Police policy to ban display of the Palestinian flag
1. Waving the Palestinian flag during a demonstration
2. Waving the Palestinian flag at a high school graduation party
3. Appeal to the Deputy Attorney General and the State Attorney
Waving the Palestinian flag during a demonstration
On January 4, 2021, we appealed to the legal adviser of the Israel Police, following the arrest of a demonstrator who waved the Palestinian flag during the weekly demonstration in Sheikh Jarrah, which takes place in protest of the eviction of local families from their homes. The appeal provides additional examples of incidents in which the Jerusalem District Police erased graffiti of the flag, demanded its removal, confiscated flags, and carried out arrests of flag-waving demonstrators.
Attorney Reut Shaer claimed in the petition that the Jerusalem District Police’s consistent and undeclared policy to prohibit the display of the flag within the city, is illegal and contravenes the ruling regarding the restriction of freedom of expression and the enforcement policy put forth by the Deputy Attorney General. We further claimed that it is not the role of the police to censor political expression – even if they are controversial, as that would constitute a disproportionate violation of the core of freedom of expression.
In response, the police stated that they are acting in accordance with the Attorney General’s instructions on the matter, and examine the potential risk inherent in waving the flag in each case. They further alleged that in the cases described in our appeal, the commanding officers believed that there was genuine concern for disruption of the public peace, and thus prevented their display.
Waving the Palestinian flag at a high school graduation party
On July 1, 2021, we appealed to the commander of the Moriah Police Station and the head of the Police Internal Investigations Department, demanding the closure of investigation files opened for three high school students from East Jerusalem, one of whom was still a minor, who waved the Palestinian flag at a graduation performance of the school in which they studied. The performance took place in a closed auditorium, solely in the presence of parents and students. The three were interrogated, photographed, had their fingerprints taken, and were released on NIS 5,000 bail.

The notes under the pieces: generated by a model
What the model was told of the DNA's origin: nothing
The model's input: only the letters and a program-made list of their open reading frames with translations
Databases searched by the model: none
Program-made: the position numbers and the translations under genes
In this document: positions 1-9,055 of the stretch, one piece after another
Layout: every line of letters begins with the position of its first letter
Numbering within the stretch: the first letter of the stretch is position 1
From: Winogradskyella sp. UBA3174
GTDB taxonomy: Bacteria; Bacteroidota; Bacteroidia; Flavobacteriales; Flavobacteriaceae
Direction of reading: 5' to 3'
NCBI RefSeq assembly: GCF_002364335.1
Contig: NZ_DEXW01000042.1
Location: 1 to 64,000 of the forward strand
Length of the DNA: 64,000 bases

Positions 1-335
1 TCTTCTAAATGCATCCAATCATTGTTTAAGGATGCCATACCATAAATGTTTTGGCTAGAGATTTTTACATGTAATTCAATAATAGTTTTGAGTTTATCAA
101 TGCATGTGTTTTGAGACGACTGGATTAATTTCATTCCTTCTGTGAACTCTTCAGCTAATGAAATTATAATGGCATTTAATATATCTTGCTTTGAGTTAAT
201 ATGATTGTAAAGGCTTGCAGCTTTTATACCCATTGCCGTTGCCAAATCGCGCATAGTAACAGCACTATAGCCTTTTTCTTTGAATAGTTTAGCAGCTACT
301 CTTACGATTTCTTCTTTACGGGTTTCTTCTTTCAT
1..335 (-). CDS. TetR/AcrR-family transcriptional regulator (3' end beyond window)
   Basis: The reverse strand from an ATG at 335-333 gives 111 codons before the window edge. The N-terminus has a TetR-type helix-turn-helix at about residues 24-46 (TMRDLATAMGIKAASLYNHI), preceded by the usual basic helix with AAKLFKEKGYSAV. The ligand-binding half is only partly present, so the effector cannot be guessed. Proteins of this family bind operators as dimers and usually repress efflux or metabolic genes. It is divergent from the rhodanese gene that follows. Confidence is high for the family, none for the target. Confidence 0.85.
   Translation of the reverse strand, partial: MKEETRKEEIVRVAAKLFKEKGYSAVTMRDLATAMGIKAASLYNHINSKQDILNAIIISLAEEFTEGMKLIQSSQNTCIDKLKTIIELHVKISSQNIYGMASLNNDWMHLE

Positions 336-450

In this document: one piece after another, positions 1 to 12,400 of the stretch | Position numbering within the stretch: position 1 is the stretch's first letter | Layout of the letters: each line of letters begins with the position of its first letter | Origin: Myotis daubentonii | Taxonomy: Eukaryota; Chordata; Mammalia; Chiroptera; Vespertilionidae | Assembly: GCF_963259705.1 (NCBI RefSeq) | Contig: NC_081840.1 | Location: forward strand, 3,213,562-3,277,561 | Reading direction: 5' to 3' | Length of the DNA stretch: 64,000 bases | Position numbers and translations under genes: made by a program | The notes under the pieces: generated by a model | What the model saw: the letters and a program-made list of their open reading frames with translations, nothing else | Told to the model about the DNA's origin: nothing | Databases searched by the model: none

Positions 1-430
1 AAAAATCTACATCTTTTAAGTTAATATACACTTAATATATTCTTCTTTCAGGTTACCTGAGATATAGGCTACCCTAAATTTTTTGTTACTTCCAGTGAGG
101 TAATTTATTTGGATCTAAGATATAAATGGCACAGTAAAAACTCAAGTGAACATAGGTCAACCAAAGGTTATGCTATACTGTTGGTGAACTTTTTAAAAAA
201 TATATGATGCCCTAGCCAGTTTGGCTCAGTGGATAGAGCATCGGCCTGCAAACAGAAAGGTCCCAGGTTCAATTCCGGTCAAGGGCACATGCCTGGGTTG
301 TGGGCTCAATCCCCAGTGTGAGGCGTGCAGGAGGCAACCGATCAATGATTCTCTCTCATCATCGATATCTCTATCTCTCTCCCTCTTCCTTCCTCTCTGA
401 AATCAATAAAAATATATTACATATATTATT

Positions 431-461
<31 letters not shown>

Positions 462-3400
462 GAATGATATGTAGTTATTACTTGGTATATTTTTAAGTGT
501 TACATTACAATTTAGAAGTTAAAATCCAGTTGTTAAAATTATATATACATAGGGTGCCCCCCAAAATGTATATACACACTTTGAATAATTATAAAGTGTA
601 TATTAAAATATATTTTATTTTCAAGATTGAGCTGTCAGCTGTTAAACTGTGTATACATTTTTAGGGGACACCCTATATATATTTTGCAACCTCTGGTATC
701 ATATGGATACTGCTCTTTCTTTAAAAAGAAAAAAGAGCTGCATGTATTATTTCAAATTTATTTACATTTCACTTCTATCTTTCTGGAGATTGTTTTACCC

In her appeal, Attorney Tal Hassin wrote that the interrogation of the girls in suspicion of disturbing public order due to waving the flag at a high school graduation party, displays a new absurd peak in police harassment of the freedom of expression of Palestinians living in Israel – along with their right to national and group identity – through abuse of police powers, improper use of tools of incrimination, and the exercise of unreasonable discretion.
Attorney Hassin upheld the Attorney General's guidelines, according to which waving the Palestinian flag is not a criminal offense, and on the balancing formula established by the High Court of Justice time and time again, according to which freedom of expression may solely be restricted when there is near certainty of a grave and serious violation of public order or public peace – which was clearly not the case in these circumstances. We demanded the closure of the investigation files against the girls, and the deletion of the incident and their means of identification from police databases.
Appeal to the Deputy Attorney General and State Attorney
Due to the numerous cases in which police banned demonstrators from waving Palestinian flags, in turn confiscating flags, sometimes detaining, arresting, or interrogating the flag-wavers, severely violating their right to expression and identification, we appealed to the Deputy Attorney General and the State Attorney on August 22, 2021. In the appeal, Attorney Tal Hassin requested that opening an investigation on waving a Palestinian flag should require the approval of the State Attorney. We further requested that the police be instructed that the confiscation of a flag, item of clothing, or object on which the flag is stamped, as well as the ban on waving it, must require the approval of a senior officer, at the rank of district commander, at least. We wrote that these measures are necessary to prevent improper use of police authority and to understand the discretion of the police on the ground.